Links Daily Devotional

To Glory

When [Judas Iscariot] was gone, Jesus said, “Now is the Son of Man glorified and God is glorified in him.” (John 13:31, NIV)

Golfers, especially those playing among friends, can move toward overspeech. That is, their happy banter includes plenty of “I’m going to do this, and it’s going to be awesome.”

It’s not something golfers do alone. In the roar of our own minds, the din is normally comprised of a whole lot of negative self-talk. But emboldened by camaraderie and the bravado that arises in its midst, we get to saying that this next hole is “mine” or that this crazy long putt is “going in.”

In his last hours, Jesus kept speaking of his glory. This was strangely bizarre, really, for he also kept noting that he was headed to his death. In Jesus’ life, these two courses were always inextricably bound together: his death and his glory.

In the upper room, as the disciples ate the Last Supper with Jesus, the Lord discussed his betrayal. Within minutes, Judas was identified as the one who would disclose his whereabouts to the Jewish leaders and forsake the friendship of the Savior. All the while, Jesus knew just what this was about. The time for his earthly calling to close had come. He was hours from being crucified—and hours from being glorified.

If you or I could foresee our own futures and the pictures in our mind offered as harrowing a harbinger as Jesus was certain of in his, we might call what lay ahead many things. We would almost certainly not call it glory.

Jesus, though, saw the fullness of his mission—not just his actions, but the results of his actions. He knew that God had given him a job to complete. He had been accredited by his signs and wonders (Acts 2:22, Hebrews 2:4); he had been admired for his compelling words (Matthew 7:28-29, Luke 20:39-40); now he was to be glorified for persevering to the bitterest of ends. He would be lifted up, but in this act he would “draw all men to myself” (John 12:32). Jesus knew that it was only by his death that he would be crowned king. It was the promise of this coronation that led him onward through the worst of trials.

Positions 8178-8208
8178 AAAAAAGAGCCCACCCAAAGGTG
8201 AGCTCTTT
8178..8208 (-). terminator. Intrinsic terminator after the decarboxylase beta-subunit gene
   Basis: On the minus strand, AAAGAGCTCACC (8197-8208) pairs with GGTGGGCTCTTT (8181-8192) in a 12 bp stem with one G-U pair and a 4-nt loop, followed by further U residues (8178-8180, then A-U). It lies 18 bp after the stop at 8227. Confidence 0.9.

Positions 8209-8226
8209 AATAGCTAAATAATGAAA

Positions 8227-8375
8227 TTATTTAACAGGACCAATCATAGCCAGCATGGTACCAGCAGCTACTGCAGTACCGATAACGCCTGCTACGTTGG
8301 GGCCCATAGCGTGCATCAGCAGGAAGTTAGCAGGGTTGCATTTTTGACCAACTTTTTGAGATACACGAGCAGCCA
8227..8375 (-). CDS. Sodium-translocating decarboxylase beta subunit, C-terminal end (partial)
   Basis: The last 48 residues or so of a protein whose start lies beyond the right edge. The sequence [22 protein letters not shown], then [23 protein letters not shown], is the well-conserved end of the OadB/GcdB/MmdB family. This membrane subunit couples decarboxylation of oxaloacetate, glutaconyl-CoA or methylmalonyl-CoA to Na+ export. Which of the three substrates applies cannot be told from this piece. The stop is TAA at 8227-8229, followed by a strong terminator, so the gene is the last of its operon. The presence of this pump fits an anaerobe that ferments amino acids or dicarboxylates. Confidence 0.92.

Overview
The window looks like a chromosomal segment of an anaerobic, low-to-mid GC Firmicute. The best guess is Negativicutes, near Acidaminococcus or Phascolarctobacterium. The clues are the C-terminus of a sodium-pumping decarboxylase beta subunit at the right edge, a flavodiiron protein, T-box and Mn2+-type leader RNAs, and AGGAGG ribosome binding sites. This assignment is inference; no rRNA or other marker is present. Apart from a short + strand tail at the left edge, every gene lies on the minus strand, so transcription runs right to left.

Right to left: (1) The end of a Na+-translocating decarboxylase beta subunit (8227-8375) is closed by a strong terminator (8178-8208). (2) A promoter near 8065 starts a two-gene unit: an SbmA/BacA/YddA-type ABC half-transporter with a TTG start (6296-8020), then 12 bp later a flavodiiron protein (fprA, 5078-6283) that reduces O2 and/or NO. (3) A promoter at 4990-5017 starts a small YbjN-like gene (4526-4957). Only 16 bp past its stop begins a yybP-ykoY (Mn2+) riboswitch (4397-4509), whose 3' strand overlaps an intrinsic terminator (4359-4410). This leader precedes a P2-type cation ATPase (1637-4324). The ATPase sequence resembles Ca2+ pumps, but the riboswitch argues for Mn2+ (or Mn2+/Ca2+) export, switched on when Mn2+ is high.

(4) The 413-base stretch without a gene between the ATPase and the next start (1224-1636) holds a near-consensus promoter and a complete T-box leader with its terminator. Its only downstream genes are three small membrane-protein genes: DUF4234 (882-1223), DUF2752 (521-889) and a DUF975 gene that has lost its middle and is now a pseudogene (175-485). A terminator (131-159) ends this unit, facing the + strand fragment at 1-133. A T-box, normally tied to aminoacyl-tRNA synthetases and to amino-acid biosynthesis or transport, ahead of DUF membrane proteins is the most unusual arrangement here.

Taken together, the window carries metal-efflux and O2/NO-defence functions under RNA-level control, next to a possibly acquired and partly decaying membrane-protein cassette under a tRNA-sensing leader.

We do well to claim the promise of James 4:10, that after we have humbled ourselves God will lift us up. We clearly see this example in Jesus. But the demands may be great, and we are prone to balk, even to deny our place with Christ as Peter did. What we want instead is to be commended for our faith, like the martyrs lauded in Hebrews 11. To get there we must plant our feet with our faith, praying that God would compel us by the eternal wonders ahead to stick with the calling he has given us, no matter how challenging the road.

The bravado of men may make for laughter among friends. But the confidence that comes from grasping the call of Christ is something far more rewarding, both now and forever.

Jeff Hopper

September 4, 2012

Copyright 2012 Links Players International

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